In addition, Doering added that, although the practice of nurse practitioners prescribing drugs is legal in most states, he would "wonder what the person's background and training was."

Colleges Have Been Questioned About Medical Care for Students

This isn't the first time college health centers have come under fire for the standard of care they provide to students. In 1993, Northeastern University's Health Clinic was sued by the parents of a student after she died of leukemia. The student went for repeated visits to the campus health center and was told she had the flu. At trial, testimony showed that nurses, not doctors, were allowed to diagnose patients on the weekends. Northeastern was found not liable.

After Seung-Hui Cho went on a shooting rampage at Virginia Tech in 2007, killing 27 students and five faculty members, the college mental health center was criticized for failing to monitor or take action against Cho, who many had identified as being clearly disturbed.

In 2000, after multiple suicides at the Massachusetts Institute of Technology, the university was forced to restructure its mental health services.

It's these kinds of cases that make parents like John Edwards furious. "What level of care is given to our kids who go away to school," said Edwards. And, whether a student is 20 minutes away at a local college or 20 hours away, it can be almost impossible to get any information at all.

Courtney Knowles of the JED Foundation, a nonprofit foundation dedicated to reducing college suicides, said parents are often angry and confused at the lack of information afforded to them.

"When you turn 18, you are an adult. Students receive the same privacy and confidentiality rights that any adult receives," said Knowles.

But that can leave students, many of whom are on their own for the first time in their lives, in the hands of a health center that may or may not be providing the best care.

Chad Henderson, the director of health services for the University of Rhode Island, explained that college health centers vary greatly in terms of size and quality. A small junior college, for example, may only have a nurse practitioner on staff and a physician only available on an on-call basis. Other college health centers may be more akin to first class ambulatory care centers.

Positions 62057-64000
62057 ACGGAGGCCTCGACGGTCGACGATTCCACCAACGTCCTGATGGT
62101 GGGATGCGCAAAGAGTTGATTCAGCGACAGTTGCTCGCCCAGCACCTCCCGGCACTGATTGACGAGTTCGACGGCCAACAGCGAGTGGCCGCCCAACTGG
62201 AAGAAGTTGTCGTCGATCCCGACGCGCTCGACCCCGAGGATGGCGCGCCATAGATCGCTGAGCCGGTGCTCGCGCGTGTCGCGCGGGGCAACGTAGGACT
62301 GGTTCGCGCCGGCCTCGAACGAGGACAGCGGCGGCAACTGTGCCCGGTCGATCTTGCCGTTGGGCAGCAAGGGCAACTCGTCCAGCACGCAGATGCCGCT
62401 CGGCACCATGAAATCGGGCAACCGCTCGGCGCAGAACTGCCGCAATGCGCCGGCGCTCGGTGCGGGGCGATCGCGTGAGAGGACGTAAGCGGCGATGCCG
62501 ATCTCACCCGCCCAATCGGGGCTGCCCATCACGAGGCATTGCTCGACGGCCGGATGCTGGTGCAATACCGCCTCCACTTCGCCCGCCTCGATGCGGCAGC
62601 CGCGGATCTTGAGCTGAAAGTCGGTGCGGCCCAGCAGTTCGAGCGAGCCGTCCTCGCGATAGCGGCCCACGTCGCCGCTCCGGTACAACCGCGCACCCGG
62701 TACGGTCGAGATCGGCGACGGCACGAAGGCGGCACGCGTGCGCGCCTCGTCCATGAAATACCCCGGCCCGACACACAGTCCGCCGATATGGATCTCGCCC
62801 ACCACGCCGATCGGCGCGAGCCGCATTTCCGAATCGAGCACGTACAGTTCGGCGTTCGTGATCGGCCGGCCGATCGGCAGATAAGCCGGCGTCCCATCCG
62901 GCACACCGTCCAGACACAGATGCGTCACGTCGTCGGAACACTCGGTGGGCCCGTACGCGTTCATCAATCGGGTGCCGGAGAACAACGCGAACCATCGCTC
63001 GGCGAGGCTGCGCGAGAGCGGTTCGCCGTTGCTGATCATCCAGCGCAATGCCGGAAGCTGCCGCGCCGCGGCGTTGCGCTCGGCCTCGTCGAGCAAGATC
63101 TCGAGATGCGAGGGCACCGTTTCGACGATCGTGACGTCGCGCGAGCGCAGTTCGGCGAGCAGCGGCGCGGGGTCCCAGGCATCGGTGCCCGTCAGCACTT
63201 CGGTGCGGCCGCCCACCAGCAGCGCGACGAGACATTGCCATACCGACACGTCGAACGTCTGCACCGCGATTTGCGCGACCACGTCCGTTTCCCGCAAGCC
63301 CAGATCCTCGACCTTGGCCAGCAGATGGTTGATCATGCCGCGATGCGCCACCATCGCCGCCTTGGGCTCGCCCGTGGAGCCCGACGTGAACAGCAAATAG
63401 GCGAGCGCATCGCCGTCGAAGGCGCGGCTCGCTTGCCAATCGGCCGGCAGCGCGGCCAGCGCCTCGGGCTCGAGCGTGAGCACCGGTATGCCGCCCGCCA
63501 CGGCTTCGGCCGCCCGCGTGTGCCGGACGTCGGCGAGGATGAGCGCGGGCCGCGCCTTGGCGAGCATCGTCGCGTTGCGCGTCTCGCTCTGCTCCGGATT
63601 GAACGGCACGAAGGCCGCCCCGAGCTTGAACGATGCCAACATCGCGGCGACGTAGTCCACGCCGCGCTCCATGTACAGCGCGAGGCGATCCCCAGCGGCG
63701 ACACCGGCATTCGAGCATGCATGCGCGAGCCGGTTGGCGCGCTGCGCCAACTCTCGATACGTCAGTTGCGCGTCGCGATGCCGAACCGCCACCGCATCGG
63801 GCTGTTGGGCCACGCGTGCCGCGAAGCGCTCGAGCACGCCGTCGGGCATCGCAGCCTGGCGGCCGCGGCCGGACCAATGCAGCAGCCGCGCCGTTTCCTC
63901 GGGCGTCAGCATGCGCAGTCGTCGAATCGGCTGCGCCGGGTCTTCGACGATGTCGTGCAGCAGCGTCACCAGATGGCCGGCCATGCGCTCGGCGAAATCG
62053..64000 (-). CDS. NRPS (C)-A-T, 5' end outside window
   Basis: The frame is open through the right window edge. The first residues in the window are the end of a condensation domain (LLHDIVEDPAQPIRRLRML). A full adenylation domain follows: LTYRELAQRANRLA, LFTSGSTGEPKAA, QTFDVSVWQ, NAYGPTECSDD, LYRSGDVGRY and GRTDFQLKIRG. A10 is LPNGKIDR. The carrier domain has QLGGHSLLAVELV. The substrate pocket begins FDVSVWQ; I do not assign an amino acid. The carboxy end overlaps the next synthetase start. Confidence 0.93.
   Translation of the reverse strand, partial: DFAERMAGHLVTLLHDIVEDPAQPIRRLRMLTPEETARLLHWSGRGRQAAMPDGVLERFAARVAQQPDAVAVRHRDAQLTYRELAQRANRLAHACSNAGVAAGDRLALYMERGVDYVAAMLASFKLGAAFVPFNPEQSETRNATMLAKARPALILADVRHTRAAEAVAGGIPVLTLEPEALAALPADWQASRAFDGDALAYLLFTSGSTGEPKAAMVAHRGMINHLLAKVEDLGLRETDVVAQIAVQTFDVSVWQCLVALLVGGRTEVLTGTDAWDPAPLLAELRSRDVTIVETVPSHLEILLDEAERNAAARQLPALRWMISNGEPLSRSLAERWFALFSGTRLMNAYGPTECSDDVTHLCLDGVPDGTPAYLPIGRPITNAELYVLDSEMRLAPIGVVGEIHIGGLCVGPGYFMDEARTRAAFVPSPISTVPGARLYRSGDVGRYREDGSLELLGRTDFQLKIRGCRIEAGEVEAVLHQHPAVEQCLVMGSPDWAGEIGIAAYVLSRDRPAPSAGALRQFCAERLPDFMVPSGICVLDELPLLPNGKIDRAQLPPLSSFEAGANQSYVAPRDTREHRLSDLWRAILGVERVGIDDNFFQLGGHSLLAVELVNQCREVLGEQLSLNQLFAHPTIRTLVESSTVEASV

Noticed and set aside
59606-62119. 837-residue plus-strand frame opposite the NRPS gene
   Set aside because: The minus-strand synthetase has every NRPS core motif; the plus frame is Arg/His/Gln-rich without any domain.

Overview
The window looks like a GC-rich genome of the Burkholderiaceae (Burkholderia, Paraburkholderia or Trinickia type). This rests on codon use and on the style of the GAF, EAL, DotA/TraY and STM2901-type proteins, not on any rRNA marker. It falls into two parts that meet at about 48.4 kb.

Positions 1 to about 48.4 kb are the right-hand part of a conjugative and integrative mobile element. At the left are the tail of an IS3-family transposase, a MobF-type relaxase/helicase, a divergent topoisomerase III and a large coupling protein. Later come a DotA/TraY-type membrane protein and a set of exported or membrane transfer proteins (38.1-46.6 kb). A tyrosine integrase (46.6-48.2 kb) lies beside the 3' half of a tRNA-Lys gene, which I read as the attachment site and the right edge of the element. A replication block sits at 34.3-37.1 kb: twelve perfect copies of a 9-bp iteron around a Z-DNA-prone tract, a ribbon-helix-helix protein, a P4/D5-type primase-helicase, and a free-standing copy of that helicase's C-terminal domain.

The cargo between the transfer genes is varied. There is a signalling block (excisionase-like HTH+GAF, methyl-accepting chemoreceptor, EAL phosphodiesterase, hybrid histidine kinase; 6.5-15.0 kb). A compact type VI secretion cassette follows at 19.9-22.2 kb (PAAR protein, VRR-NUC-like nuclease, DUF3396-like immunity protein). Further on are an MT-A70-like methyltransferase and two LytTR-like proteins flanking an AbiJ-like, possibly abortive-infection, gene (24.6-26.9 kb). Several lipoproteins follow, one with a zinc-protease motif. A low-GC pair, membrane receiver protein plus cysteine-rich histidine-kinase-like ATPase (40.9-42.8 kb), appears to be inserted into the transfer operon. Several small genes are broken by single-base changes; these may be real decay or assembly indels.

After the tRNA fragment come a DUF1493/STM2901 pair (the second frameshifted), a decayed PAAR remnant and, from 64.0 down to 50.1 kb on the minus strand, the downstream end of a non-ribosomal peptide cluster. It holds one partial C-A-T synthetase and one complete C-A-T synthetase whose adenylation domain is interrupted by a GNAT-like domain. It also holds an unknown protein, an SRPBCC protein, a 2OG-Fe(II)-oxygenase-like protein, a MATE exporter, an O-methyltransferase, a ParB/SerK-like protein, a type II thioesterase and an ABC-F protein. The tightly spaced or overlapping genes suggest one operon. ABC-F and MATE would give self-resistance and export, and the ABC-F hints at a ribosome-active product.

At URI, Henderson said, the health center sees 97 percent of patients the same day they call. Although it might take up to two weeks to see a psychiatrist, that time frame is faster than patients in the general population.

Henderson added that the scope of care these health centers are expected to provide has also increased over the years, particularly when it comes to mental health services.

"The whole college health community has changed…students have changed," said Henderson. And yet many college health centers face difficulties because the number of providers has not kept pace with demand. In particular, mental health services are often stretched because there "is a shortage of psychiatrists accepting new patients and there are many more students seeking those services" said Henderson.

In the meantime, Edwards is still seeking answers to what he calls the "mystery" of his son's death as he tries to face another holiday season without him.

"We kind of hand over the keys to our kids in some ways when they go off to college -- with that comes an incredible amount of trust…If Harvard did no wrong, why can't they just answer me. Why can't I know?" asked Edwards.

Now it looks like those questions will have to be answered in a court of law.